Today, our world is undergoing a dramatic transformation because of the work of engineers.  Barriers to communication are being knocked down, and a global community is emerging.  The most incredible capabilities that, in the past, would have been available to only the rich and privileged, are now available to the masses.  All of the cumulative knowledge of the human race can fit in our pocket, available at any time, instantaneously – and this is not just the purview of the privileged.  It is available to anyone with a few hundred bucks of “disposable income.”  The work of engineers is knocking down geographic, cultural, and socio-economic barriers faster than at any time in history.  As a result, we engineers have to wield this power with responsibility.  We have to think outside our own experience and get inside the head of our customers – and not just one, but a huge range of them.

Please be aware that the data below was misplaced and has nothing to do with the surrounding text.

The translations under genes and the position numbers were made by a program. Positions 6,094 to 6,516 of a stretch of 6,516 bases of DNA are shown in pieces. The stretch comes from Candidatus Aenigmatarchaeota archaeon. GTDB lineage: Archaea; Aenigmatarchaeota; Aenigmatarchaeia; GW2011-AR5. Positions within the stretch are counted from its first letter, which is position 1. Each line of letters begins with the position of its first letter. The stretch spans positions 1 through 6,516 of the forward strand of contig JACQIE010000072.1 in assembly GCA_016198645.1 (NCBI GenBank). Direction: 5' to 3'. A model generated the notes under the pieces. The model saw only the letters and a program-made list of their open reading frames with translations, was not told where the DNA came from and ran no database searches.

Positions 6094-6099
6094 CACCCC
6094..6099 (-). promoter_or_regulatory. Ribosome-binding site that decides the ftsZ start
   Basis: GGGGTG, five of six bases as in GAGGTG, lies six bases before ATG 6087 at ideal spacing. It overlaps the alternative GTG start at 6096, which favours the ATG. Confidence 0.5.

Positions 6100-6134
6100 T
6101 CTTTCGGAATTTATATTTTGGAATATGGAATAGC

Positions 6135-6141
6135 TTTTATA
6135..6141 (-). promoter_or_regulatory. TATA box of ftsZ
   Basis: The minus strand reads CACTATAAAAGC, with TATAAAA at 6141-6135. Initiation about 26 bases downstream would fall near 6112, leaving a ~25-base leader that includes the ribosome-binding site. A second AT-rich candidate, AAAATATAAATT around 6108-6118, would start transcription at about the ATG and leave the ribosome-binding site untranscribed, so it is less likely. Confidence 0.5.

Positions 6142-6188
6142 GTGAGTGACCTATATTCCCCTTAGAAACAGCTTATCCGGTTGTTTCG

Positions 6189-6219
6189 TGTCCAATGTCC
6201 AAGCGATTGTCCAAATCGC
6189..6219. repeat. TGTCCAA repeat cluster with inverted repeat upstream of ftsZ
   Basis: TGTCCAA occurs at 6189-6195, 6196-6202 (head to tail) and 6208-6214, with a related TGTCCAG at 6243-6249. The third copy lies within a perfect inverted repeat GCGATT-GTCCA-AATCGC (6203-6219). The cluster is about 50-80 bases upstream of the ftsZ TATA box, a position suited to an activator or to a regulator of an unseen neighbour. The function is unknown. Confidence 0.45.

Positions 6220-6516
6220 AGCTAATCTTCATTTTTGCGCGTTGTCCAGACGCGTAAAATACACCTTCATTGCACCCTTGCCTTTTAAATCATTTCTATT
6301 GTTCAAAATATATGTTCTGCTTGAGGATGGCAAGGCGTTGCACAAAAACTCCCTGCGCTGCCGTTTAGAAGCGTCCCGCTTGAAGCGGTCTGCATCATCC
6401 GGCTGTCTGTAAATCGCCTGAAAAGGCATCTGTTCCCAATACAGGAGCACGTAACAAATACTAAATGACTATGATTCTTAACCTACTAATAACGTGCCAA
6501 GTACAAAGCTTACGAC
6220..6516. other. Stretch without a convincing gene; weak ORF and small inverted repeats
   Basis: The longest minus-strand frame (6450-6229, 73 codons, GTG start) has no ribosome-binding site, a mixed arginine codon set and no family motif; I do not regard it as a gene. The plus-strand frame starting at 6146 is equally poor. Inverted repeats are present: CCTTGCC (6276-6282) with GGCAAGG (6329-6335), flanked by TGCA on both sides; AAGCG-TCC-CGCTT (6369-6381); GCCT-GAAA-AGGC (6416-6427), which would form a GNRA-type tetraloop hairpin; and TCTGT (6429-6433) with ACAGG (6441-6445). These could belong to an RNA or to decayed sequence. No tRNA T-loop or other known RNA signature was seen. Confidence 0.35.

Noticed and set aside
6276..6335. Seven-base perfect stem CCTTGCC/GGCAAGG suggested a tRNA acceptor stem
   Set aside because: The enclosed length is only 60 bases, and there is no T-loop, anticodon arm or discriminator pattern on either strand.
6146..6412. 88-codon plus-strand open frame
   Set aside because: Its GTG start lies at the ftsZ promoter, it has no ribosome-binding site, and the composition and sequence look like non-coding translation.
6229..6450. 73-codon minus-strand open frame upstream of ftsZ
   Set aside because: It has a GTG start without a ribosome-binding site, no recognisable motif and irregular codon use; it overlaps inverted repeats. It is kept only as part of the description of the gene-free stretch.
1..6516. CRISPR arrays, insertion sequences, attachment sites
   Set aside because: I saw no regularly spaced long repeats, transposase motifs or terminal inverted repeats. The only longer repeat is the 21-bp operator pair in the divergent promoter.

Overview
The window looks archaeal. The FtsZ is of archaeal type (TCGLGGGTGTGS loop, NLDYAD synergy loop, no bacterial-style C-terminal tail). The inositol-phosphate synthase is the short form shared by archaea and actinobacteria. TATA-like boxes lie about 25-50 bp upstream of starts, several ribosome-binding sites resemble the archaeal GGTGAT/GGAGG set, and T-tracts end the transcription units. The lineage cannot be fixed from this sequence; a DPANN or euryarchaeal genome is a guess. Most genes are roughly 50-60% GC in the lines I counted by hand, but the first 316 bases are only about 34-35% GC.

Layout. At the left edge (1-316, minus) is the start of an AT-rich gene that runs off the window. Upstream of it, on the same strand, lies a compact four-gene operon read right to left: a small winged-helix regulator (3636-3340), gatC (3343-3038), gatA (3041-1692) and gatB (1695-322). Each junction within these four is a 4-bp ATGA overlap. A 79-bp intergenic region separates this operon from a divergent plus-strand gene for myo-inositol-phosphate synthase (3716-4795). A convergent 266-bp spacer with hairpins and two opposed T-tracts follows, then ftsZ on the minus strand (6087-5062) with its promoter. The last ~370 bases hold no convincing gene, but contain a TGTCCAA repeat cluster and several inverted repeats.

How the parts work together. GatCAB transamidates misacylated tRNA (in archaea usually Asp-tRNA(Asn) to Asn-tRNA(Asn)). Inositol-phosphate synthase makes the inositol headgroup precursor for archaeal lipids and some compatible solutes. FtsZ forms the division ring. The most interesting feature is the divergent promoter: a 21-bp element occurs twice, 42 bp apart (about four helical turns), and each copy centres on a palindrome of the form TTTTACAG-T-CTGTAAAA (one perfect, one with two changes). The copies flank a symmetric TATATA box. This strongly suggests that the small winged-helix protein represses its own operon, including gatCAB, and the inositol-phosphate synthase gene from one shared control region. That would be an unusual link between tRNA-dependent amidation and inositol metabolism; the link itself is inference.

Next time you have a chance, sit down with your mother.  Explain to her what you do.  Listen to her questions and responses.  For most of us in engineering, this won’t be easy.  We have a generation, an education, and a lifetime of role playing to overcome.  However, in many ways, our customers are our mothers.  If we can’t design a product our mother would love, we are probably making some mistakes for our customers as well.  Our tunnel vision blinds us to the world as our customers see it.  If we can get even a good glimpse of their view, how they think, and how they will perceive our work, it can make all the difference in our design work.